Some people spend the weekend looking for distractions but after a busy week of dealing with the noisy other, Caleb and I find our escape in the peace of the desert. There is a calm here that is covered in sand, rocks, remains, shrubs, lizard poo, and the heat of the sun. Caleb was given coordinates to an alien abduction that we decided to see for ourselves.
Getting out of town was easy as we grabbed our bag of clothes and toiletries, bag of snacks and meals, and bags of sleeping gear to toss in the back of the car only to have them work their way towards our seats for easier grabbing access. We’re still experimenting with the best meals to pack on longer hikes and want more freeze-dried fruits and veggies on those menus.
We drive west on the I8 and forget to stop for the Imperial Valley Desert Museum, less than 14 miles from the Desert View Tower to which I’ve been to at least twice. This already gives us something to come back for. We pass through El Centro and stop to watch the four-wheelers chase each other over the sand at North Algodones Dunes Wilderness Area.
This is a sport better participated in than watched but also one where someone leaves in an ambulance due to broken helmets, collar bones, and arms; but that’s more probably the bikers. After this, we head towards the California/Arizona border and the Colorado River to test the temperature in this season and region. We’re near the Cibola National Wildlife Refuge, more for where the road turns than the park.
There’s plenty of parking and a giant wash. It’s a bit of a walk before we find a route to the river that doesn’t include climbing a sandbank to get back to the car. We enjoy the quiet exploration as we continue to peak through bushes and over ditches in our search to touch the water; it’s still cold. I won’t be jumping in today as I might come out a moss-covered zombie, not that I don’t smell like one now.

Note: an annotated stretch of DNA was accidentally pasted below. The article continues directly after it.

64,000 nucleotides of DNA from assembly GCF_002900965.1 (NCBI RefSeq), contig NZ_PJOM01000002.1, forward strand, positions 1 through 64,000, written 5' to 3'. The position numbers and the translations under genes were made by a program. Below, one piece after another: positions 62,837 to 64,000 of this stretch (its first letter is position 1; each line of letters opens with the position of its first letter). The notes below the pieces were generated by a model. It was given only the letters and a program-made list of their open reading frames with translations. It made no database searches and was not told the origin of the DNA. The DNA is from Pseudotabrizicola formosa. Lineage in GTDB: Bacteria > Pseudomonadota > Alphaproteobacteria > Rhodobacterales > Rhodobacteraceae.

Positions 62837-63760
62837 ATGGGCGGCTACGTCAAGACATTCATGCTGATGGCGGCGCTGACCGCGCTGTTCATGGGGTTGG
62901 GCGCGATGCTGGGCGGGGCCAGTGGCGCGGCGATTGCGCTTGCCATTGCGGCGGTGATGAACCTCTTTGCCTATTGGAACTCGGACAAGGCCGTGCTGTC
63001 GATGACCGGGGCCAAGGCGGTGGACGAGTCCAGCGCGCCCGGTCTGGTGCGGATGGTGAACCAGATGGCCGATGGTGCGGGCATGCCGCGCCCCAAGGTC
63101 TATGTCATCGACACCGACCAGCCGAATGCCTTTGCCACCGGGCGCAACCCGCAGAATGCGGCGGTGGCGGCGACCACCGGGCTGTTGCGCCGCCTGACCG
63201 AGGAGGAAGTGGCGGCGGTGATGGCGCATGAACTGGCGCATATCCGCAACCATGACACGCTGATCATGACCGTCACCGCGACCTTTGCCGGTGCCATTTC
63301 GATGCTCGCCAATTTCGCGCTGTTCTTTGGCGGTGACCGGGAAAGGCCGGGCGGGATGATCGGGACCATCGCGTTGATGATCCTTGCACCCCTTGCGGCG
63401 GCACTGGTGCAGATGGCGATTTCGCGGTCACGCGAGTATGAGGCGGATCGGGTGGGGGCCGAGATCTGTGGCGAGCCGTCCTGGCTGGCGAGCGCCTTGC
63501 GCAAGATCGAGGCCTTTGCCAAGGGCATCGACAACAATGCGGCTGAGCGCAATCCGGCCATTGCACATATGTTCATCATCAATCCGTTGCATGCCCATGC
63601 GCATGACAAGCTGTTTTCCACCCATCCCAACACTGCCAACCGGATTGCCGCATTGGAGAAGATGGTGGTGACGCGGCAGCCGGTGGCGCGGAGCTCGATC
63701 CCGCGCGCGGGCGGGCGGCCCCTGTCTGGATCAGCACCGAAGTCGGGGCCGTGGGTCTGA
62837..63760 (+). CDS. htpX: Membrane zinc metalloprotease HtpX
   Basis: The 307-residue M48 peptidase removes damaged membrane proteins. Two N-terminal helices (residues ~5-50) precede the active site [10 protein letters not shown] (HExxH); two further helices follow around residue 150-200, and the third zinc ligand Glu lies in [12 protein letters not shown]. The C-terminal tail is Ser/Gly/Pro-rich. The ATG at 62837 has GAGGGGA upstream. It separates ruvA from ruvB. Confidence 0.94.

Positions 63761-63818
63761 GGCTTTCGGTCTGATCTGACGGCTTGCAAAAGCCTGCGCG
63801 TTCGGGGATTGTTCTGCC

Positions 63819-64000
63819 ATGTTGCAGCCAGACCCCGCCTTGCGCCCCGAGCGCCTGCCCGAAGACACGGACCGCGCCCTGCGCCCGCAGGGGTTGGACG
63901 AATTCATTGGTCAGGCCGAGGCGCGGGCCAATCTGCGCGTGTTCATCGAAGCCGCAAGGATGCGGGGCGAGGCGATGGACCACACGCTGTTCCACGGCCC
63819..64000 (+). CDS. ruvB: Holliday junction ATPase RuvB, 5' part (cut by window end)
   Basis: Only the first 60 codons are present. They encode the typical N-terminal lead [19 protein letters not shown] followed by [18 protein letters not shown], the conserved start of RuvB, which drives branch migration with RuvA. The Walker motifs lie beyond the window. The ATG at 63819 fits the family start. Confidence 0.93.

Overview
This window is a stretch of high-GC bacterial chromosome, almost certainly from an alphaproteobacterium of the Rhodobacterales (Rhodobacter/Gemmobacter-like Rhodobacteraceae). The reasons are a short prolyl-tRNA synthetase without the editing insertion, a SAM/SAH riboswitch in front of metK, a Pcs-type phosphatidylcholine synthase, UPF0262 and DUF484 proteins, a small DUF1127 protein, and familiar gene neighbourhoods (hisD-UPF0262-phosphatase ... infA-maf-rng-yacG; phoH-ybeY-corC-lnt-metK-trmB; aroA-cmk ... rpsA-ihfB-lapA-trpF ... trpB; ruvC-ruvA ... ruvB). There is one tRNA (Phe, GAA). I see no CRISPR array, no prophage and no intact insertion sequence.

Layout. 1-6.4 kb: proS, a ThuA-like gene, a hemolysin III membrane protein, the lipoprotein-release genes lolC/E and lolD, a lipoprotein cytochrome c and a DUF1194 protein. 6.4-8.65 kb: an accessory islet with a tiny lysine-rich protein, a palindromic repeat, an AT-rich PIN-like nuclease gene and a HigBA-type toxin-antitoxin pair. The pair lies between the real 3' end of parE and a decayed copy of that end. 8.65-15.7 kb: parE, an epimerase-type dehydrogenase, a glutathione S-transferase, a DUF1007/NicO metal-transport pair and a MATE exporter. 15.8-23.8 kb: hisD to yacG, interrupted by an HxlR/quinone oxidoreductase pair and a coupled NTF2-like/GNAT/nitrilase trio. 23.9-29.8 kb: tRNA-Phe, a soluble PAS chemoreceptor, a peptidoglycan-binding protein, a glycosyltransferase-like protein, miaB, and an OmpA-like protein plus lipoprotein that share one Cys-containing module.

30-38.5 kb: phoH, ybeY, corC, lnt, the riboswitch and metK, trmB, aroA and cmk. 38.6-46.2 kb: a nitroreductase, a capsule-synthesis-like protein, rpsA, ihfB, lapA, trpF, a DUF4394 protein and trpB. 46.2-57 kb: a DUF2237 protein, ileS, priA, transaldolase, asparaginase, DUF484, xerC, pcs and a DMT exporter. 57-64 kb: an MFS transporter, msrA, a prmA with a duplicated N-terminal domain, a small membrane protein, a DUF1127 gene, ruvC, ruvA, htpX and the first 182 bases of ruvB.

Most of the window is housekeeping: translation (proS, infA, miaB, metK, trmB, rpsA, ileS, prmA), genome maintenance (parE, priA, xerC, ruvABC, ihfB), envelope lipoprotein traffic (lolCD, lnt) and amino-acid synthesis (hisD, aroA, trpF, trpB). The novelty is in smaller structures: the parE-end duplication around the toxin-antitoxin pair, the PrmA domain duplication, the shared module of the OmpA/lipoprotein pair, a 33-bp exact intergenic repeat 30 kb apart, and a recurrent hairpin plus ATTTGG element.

Next stop, Tranny Porn Ville. Somewhere on a dirt road in Imperial County lies a stash of VHS tapes, the 80s and 90s version of online streaming before DVDs were released in 1997. It was almost as if everything was there but the walls of whatever structure these participants called home. Across the road, a rusted empty canned goods collectors dream as far as our eyes could see.
We walked the wreckage for a while finding curiosity and joy in some of the trinkets nature has left behind as these monuments to mankind have been forgotten about for future archaeologists to ponder over how one place could have use for so much aluminum, rubber, film, plastic, cotton, and metal objects with bullet holes in them and the casings dropped to add to the collection.
We find a parking spot further down the road and walk towards the sun, for hours. To some this may seem boring, annoying, disappointing, etc., but to us it is meditation, a retreat, a vacation. We take turns sharing Caleb’s hat as I only brought one to keep my head warm and not the sun from my face. We feel the small rocks crunch, the big rocks poke, and the slight breeze when we turn around.